On Police Murder, Violence and Revolution

Categories, Revolutionary Perspectives


Two officers, murdered in cold blood, the assailant takes his own life and shot his ex-partner–as well. According to these sources, Ismaaiyl Brinsely, was seeking revenge for the deaths of Mike Brown and Eric Garner. His Instagram was loaded with violent, anti-cop rhetoric. It is a tragedy to see these two cops killed but more light needs to be shed on the murder of this man’s girlfriend, she was innocent–the police are not.

Let me clarify, these two police officers, may have been innocent–individually–but as a force, system and organization, they are far from it. Police historically have been utilized as slave catchers, strike breakers and “status quo” defenders. Since slavery was a system that built the United States, today, those who enforce its continuation are inherently protecting a system created for profit and racism. Passing down this lineage to today, the police protect contemporaneous white supremacy and ruling-class power. As revolutionaries, we have two lines we can follow, one that sees cops as an enemy to oppressed nations and the working class or as belonging to those classes in turn must be organized. It is the latter, donning a badge and the blue uniform, civilians go from people with working class tendencies–to becoming servants for oppression and protecting the Empire–from within.

A revolutionary stance on the pig-power structure has to call for complete abolition, not for reforms or accountability.

Before continuing, going back to the police that were murdered in New York, how should these murders be viewed? As tragic midst the pinnacle of a burgeoning movement, it is horrible these men lost their lives and we should grieve for them and their family but their lives are not more important than the hundreds of Black/Latin@ people murdered by the police every year. That is not negotiable. This individual violence is abhorrent and needs to be checked, but do not associate this with any movements against police violence.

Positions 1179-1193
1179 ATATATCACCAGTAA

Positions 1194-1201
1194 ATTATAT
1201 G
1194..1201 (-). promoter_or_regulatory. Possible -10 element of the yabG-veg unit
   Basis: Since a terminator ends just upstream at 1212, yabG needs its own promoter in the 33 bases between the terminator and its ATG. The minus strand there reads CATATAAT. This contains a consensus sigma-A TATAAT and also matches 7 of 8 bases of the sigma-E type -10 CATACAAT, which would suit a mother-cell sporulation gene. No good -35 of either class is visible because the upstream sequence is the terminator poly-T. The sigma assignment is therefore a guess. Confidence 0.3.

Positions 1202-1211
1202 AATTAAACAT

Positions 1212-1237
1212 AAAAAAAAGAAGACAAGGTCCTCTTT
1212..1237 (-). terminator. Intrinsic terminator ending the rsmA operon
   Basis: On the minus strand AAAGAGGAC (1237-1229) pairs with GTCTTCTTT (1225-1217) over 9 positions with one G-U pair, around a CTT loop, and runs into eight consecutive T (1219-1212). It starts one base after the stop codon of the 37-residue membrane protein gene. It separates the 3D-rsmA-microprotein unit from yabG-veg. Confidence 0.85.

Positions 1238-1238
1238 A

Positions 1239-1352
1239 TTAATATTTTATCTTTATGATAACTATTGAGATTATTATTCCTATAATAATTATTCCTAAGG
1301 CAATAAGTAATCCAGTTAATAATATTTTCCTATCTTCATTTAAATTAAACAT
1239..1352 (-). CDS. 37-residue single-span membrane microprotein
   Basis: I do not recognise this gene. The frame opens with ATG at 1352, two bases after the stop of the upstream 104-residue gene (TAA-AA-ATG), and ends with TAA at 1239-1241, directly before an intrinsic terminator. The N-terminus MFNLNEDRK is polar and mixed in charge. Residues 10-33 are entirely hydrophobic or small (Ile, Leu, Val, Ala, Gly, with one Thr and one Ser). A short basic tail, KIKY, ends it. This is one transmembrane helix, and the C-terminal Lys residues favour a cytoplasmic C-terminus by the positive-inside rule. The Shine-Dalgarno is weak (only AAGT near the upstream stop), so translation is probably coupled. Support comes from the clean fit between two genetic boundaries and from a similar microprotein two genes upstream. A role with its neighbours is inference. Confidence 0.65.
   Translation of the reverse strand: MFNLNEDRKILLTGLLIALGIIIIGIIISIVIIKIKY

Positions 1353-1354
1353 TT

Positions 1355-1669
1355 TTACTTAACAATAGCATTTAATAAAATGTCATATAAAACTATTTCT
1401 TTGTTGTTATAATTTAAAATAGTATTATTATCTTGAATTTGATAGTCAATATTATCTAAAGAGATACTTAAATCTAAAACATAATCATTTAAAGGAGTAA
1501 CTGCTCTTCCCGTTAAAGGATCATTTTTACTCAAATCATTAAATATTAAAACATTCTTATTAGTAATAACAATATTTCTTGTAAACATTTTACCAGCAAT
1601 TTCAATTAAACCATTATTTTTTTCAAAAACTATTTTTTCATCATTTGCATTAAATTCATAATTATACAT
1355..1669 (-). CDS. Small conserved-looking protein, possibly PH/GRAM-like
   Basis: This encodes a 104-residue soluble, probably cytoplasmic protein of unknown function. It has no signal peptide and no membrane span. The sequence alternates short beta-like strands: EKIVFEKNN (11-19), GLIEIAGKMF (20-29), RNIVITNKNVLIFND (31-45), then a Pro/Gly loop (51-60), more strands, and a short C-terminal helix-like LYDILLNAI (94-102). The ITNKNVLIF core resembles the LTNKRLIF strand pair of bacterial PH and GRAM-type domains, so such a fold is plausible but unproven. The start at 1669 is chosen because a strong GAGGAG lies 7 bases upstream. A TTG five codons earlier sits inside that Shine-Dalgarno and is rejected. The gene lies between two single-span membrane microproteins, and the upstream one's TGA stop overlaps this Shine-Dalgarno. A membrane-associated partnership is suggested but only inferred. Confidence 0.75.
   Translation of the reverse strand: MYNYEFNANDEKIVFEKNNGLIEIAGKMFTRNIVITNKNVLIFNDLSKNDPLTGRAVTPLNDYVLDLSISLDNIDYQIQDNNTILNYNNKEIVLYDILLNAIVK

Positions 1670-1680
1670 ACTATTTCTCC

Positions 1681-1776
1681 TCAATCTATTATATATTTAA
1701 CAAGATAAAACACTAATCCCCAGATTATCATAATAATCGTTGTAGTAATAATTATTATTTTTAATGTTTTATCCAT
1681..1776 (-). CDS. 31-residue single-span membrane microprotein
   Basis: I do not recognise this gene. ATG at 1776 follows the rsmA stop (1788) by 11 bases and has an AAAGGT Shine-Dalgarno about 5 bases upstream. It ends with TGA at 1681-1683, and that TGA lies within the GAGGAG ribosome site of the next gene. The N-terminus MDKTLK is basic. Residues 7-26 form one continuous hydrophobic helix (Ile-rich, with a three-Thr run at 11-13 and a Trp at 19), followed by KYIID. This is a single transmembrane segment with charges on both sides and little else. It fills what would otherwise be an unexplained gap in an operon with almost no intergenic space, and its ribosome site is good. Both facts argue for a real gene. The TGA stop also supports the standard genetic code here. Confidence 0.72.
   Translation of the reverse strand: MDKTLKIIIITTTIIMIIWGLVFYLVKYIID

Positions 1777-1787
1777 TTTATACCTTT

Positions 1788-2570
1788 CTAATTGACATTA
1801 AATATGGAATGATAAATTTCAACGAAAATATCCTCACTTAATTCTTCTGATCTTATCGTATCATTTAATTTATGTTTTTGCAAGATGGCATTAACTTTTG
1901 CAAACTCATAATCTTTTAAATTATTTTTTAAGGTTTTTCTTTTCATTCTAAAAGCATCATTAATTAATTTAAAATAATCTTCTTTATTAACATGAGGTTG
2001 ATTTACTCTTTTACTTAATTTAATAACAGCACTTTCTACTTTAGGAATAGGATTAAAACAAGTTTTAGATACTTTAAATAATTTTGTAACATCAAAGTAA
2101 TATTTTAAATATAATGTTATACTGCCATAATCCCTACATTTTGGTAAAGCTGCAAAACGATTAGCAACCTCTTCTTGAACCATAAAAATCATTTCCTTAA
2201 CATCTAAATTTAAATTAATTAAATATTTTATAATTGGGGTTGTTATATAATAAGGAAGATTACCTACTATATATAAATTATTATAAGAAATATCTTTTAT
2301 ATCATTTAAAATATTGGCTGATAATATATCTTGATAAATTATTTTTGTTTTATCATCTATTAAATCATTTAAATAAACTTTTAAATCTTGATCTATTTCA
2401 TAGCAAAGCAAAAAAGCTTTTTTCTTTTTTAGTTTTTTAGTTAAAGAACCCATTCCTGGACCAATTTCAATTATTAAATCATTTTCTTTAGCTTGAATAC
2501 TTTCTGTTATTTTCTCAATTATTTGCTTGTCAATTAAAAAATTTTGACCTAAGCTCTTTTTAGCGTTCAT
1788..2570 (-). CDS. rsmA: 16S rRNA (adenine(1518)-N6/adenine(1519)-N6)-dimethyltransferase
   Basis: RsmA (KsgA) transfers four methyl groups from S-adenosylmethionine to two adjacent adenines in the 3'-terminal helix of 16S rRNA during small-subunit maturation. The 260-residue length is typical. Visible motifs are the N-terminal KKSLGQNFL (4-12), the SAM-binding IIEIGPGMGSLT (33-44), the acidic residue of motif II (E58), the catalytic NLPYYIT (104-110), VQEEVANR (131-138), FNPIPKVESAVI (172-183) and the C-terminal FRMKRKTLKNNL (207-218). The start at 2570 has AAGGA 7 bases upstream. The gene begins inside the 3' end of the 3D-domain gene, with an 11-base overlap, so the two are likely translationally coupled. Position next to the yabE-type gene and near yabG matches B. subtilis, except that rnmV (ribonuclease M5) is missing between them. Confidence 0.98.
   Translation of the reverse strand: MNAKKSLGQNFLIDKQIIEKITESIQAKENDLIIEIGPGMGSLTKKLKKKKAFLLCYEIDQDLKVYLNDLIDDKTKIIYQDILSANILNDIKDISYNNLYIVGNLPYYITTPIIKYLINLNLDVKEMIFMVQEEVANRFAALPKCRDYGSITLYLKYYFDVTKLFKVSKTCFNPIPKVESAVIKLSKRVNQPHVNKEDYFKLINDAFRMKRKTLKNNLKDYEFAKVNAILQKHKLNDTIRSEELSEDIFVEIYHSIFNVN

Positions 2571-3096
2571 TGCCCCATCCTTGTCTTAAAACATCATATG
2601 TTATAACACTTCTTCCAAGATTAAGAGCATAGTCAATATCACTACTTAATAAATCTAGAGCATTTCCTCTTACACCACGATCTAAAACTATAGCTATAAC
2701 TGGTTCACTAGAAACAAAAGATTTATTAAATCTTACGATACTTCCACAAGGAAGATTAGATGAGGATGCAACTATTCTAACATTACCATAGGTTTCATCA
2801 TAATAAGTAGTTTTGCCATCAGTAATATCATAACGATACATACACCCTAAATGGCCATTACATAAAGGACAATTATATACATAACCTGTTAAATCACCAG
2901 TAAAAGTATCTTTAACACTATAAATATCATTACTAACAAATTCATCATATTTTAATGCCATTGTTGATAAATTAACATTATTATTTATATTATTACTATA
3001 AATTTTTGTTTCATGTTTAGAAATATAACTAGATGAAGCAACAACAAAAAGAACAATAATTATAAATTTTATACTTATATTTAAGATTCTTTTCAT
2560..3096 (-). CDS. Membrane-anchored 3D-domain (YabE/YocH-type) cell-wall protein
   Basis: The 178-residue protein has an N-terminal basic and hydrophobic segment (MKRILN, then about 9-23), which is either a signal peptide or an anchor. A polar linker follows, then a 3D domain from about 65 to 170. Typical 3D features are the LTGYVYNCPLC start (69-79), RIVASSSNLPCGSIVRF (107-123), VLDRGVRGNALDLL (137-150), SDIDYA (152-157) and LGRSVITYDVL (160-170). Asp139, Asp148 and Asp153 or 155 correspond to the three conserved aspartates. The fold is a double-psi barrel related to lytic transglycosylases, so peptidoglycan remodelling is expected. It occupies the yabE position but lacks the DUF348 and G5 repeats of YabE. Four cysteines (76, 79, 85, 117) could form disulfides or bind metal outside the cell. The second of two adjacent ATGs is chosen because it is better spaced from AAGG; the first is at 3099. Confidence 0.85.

Violence is erroneous–when done individually and unstrategically–but it is even more erroneous to believe that revolution is going to occur without a struggle, a people’s war. Nonviolence is a tactic, much like rallies, protests, speak-outs, etc, but they cannot be expected to bring an end to our current system. This requires seizing all means of production (a post for another day), that will effectively bring an end to the rule of the white-supremacist, sexist, homo/Trans*phobic capitalist class.

A revolution, accompanied by revolutionary warfare, is struggling against a system not individuals. There are people who are complicit, intertwined and protecting said system, but individually seeking them out is harmful to revolutionary movements. It prepares, the military, the police and all those invested in maintaining the posterity of the United States for war–that we are not ready for, yet. It takes time, building, education and training before we can holistically fight the system.


We lost two cops, it is not anymore sad than any one else who lost their lives to violence, they serve a system and died, we fight a system and die as well. It is the parallelism embedded in all movement for liberation. A call for violent revolution must be critically analyzed but understood that there is no mourning the loss of one of our soldiers by a system that cares so little for us, therefore–deserves no respect.

It is our duty to not let this movement die, we must radicalize more people, encourage militancy and begin preparation for the revolution because that is our only hope for a new system–for the people, it will take just as much love, compassion and empathy as it will building for the organized, militant revolutionary overhaul of this system.


Leave a Reply

Fill in your details below or click an icon to log in:

WordPress.com Logo

You are commenting using your WordPress.com account. Log Out /  Change )

Google+ photo

You are commenting using your Google+ account. Log Out /  Change )

Twitter picture

You are commenting using your Twitter account. Log Out /  Change )

Facebook photo

You are commenting using your Facebook account. Log Out /  Change )


Connecting to %s